“I admire the work that Chairman Leahy has put into this bill. I encourage him to continue engaging with all stakeholders to forge a balance between protecting Americans’ intellectual property, and maintaining openness and innovation on the internet. We made good progress through the discussions we’ve held in recent days, and I am optimistic that we can reach a compromise in the coming weeks.”

And minutes later, from House Judiciary Committee Chairman Lamar Smith (R-Tex.), author of the Stop Online Piracy Act (SOPA):

    “I have heard from the critics and I take seriously their concerns regarding proposed legislation to address the problem of online piracy. It is clear that we need to revisit the approach on how best to address the problem of foreign thieves that steal and sell American inventions and products.

    “The problem of online piracy is too big to ignore. American intellectual property industries provide 19 million high-paying jobs and account for more than 60 percent of U.S. exports. The theft of America’s intellectual property costs the U.S. economy more than $100 billion annually and results in the loss of thousands of American jobs. Congress cannot stand by and do nothing while American innovators and job creators are under attack.

    “The online theft of American intellectual property is no different than the theft of products from a store. It is illegal and the law should be enforced both in the store and online.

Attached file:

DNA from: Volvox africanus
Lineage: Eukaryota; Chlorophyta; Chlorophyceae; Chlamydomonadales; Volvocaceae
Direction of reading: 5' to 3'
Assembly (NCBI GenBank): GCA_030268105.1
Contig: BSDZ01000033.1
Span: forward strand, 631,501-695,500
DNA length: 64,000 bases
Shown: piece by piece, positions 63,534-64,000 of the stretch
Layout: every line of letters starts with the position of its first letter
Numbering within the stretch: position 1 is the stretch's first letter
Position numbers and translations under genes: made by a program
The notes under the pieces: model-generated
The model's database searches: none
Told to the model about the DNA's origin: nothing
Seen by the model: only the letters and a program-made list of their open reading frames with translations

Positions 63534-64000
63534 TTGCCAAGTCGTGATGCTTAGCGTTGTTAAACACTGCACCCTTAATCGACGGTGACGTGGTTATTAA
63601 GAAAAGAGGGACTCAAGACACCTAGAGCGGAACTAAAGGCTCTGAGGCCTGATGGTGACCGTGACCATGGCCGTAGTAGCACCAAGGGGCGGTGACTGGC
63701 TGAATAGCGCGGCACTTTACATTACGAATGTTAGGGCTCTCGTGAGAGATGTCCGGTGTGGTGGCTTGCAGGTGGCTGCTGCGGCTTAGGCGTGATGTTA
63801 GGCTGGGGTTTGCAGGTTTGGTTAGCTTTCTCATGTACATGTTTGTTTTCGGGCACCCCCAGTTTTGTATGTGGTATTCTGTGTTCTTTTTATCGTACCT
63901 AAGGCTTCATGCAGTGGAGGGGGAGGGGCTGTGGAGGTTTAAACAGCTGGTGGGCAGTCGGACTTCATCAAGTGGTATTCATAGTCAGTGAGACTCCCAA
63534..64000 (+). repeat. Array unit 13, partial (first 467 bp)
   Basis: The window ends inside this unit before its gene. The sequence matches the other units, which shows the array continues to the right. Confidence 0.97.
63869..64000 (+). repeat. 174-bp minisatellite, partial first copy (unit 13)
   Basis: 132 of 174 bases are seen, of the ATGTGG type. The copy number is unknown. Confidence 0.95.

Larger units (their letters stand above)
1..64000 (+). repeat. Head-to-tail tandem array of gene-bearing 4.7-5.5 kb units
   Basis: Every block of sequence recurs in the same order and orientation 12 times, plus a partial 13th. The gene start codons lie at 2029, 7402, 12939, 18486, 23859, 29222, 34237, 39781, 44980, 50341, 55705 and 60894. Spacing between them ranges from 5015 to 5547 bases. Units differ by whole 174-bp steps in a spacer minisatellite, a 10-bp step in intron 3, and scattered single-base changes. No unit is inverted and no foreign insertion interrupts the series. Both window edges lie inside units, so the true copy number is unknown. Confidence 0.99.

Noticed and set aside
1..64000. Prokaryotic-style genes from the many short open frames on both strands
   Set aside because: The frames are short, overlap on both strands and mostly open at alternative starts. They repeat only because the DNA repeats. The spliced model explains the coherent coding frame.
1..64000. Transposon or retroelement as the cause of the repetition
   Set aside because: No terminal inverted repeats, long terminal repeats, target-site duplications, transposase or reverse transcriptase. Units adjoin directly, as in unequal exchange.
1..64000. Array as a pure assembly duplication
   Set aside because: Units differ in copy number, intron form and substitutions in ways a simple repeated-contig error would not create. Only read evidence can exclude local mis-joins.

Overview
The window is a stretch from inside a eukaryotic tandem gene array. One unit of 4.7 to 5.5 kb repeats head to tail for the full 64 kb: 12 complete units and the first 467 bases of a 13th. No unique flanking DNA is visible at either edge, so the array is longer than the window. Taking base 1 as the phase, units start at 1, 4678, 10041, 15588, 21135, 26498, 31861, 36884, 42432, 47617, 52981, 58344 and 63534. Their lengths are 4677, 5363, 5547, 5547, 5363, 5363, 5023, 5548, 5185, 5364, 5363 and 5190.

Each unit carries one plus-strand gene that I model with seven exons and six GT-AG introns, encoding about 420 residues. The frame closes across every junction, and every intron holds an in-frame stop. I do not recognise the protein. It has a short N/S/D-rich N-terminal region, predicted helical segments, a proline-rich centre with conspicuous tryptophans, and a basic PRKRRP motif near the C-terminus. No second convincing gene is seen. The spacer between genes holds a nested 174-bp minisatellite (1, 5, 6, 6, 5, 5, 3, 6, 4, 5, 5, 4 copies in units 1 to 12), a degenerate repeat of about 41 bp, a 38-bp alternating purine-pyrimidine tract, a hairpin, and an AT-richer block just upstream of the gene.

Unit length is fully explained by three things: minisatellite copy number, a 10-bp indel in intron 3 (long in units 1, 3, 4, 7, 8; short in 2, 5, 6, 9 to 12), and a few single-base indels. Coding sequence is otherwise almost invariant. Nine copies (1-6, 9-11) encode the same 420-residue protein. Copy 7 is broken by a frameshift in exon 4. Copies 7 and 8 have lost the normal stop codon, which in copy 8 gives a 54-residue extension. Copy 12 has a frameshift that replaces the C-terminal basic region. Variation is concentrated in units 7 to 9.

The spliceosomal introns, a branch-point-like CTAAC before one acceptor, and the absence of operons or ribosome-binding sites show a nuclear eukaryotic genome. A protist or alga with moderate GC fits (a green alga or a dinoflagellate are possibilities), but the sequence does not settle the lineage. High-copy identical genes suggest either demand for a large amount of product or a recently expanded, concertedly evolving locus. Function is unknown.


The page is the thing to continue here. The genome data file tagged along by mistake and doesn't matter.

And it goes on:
“The Committee will continue work with both copyright owners and Internet companies to develop proposals that combat online piracy and protect America’s intellectual property. We welcome input from all organizations and individuals who have an honest difference of opinion about how best to address this widespread problem. The Committee remains committed to finding a solution to the problem of online piracy that protects American intellectual property and innovation.”

This issue is not going to go away. There are too many big guns that want it, and realistically, something needs to be done to effectively discourage online piracy, but as noted above before the recent announcements, any legislation has to work for us small-business creators, not just the major corporations. So still contact your representatives in DC with suggestions on how to make this work. Our voices will be heard, to wit the recent announcements above.

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2 Responses to “SOPA, PIPA & the Internet”

  1. Mary Cuyler 01-25-12 at 6:37 PM #

    Margo, it would be so-o-o refreshing if our elected representatives had such a logical, simple and useful approach to legislating as you do on this complex problem! Your advantage, I think, is that you live the issue as a part of your life; too many congresspeople and senators unfortunately are way too removed from the problems they say they are trying to solve. I’ve been thinking also about how we might combat piracy without censoring the web, but couldn’t come up with anything logical. Thanks for contributing your sane ideas to the discussion.

     
    • TBC 01-25-12 at 10:33 PM #

      Mary,

      I think you hit in on the nail head. As I so often say, I think life would be a lot different in government if our elected representatives had to actually live by the very laws they perpetrate, and I do use that verb advisedly!

      My solution may not be quite on the mark, but I suspect it is not that far off either. Both sides have to be satisfied, and it seems to be to be a possible starting point for a dialogue across the political aisle.

      Thanks for writing, and thanks for your nice input.

      Take care,

      TBC